How to Submit Public Comment at Chicago’s City Council
Chicago’s City Council allows public comment at all of its meetings, including meetings of its committees. There are multiple ways to submit public comment, but each has a specific application process and limited window of time for those applications.
Our guide provides details on the current policies for public comment. Additional information can be found on the city clerk’s “About City Government” web page.
Public Comment at City Council
Public comment at a City Council meeting can be made in three ways, each with its own time constraints. See the individual sections below for details on how to register as a public commenter for each method, but keep in mind:
- In-person public comment can be made by entering City Hall’s Washington Street entrance on the morning of a City Council meeting. Because many people frequently line up to attend, arriving at least an hour early is strongly recommended.
- Remote public comment via phone can only be made by calling and leaving a message with the automated registration phone number between 12:01 a.m. on the Monday before a council meeting and 8 a.m. on the day before the meeting, and then answering a confirmation call from the sergeant-at-arms’ office between 10 a.m. and 2 p.m. on the day before the meeting.
- Written public comment must be submitted via email between 8 a.m. and 9 a.m. on the day of the meeting.
In-Person Public Comment
During each City Council meeting, 30 minutes is dedicated to public comment. Public comment is limited to three minutes per speaker, for a maximum of 10 speakers (although sometimes more names will be called due to no-shows).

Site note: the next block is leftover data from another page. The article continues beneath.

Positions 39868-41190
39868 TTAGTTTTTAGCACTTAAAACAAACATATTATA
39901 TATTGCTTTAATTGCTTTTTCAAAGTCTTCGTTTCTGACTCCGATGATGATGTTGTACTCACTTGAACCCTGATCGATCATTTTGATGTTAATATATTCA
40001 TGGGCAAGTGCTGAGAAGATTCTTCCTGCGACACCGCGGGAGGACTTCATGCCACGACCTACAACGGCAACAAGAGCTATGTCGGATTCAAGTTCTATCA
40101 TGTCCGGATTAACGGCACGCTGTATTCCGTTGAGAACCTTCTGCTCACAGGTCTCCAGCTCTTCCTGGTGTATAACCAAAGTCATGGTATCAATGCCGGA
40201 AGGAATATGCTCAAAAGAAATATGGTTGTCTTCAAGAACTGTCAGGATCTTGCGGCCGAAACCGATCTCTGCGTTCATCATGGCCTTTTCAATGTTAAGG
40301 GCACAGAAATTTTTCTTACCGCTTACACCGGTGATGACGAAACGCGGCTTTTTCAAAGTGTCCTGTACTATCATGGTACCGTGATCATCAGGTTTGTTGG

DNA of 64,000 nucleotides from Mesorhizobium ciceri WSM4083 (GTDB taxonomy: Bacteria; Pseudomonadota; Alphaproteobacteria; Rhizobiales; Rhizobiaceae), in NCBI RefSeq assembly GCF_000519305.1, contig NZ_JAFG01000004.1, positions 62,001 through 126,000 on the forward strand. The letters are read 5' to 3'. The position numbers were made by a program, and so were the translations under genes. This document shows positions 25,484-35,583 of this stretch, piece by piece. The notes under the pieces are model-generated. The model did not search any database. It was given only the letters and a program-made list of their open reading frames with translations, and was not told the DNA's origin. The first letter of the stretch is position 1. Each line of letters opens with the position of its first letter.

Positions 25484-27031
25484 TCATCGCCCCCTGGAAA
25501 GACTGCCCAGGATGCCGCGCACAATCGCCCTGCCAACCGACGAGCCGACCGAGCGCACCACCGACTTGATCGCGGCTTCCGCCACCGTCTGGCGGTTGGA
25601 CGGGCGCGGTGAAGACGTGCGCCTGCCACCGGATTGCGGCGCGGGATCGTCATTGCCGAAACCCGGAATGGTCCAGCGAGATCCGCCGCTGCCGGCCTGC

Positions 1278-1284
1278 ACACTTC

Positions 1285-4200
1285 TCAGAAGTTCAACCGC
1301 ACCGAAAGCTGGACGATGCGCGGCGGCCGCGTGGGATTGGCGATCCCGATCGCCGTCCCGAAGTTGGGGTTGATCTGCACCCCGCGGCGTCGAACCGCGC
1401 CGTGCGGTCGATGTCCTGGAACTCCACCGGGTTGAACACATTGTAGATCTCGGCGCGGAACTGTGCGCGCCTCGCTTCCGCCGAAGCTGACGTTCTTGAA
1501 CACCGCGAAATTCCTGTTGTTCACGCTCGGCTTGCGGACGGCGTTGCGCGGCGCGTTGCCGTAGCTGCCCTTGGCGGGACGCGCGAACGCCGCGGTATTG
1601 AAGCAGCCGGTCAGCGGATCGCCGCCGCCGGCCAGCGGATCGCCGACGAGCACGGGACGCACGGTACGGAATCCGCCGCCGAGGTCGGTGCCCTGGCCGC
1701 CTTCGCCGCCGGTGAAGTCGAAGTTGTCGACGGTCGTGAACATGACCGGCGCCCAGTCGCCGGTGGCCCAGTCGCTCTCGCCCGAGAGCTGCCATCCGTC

With the lifting of some COVID-19 restrictions, City Council now uses a hybrid verbal comment system that allows for both in-person and online speakers. Speaking time is divided equally between the two, with five in-person speakers and five remote speakers selected for each meeting.
In-person commenters must enter City Hall from the Washington Street entrance (south side of the building) and inform the sergeant-at-arms’ staff that they wish to submit public comment during the City Council meeting. Arriving AT LEAST an hour early is strongly recommended. There is no separate line for public commenters, and the line to attend a City Council meeting can be long. Each person requesting to provide in-person public comment will be asked to fill out a form, and five speakers are be selected at random from those forms.
Remote Public Comment
The process for remote public comment requires answering a call from the sergeant-at-arms’ office when they reach out, and is not recommended for individuals who cannot reliably answer their phone between 10 a.m. and 2 p.m. on a Tuesday.
Requests to provide remote public comment may be made from 12:01 a.m. the Monday before the scheduled meeting until 8 a.m. on the day before the scheduled meeting,
Requests must be made by calling 312-744-6800 and leaving a voice message with the speaker’s name and telephone number. Participants are selected at random from all the submitted speakers.
Between 10 a.m. and 2 p.m. on the day before the scheduled meeting (which is usually a Tuesday, since City Council meetings are scheduled for Wednesdays except for occasional special meetings), the sergeant-at-arms’ office will call each selected participant at the telephone number provided to confirm attendance and give the telephone number and passcode needed to access the meeting. Only one attempt to contact is made; if there is no live response, the selection is forfeited, and the sergeant-at-arms will move on to the next selected participant.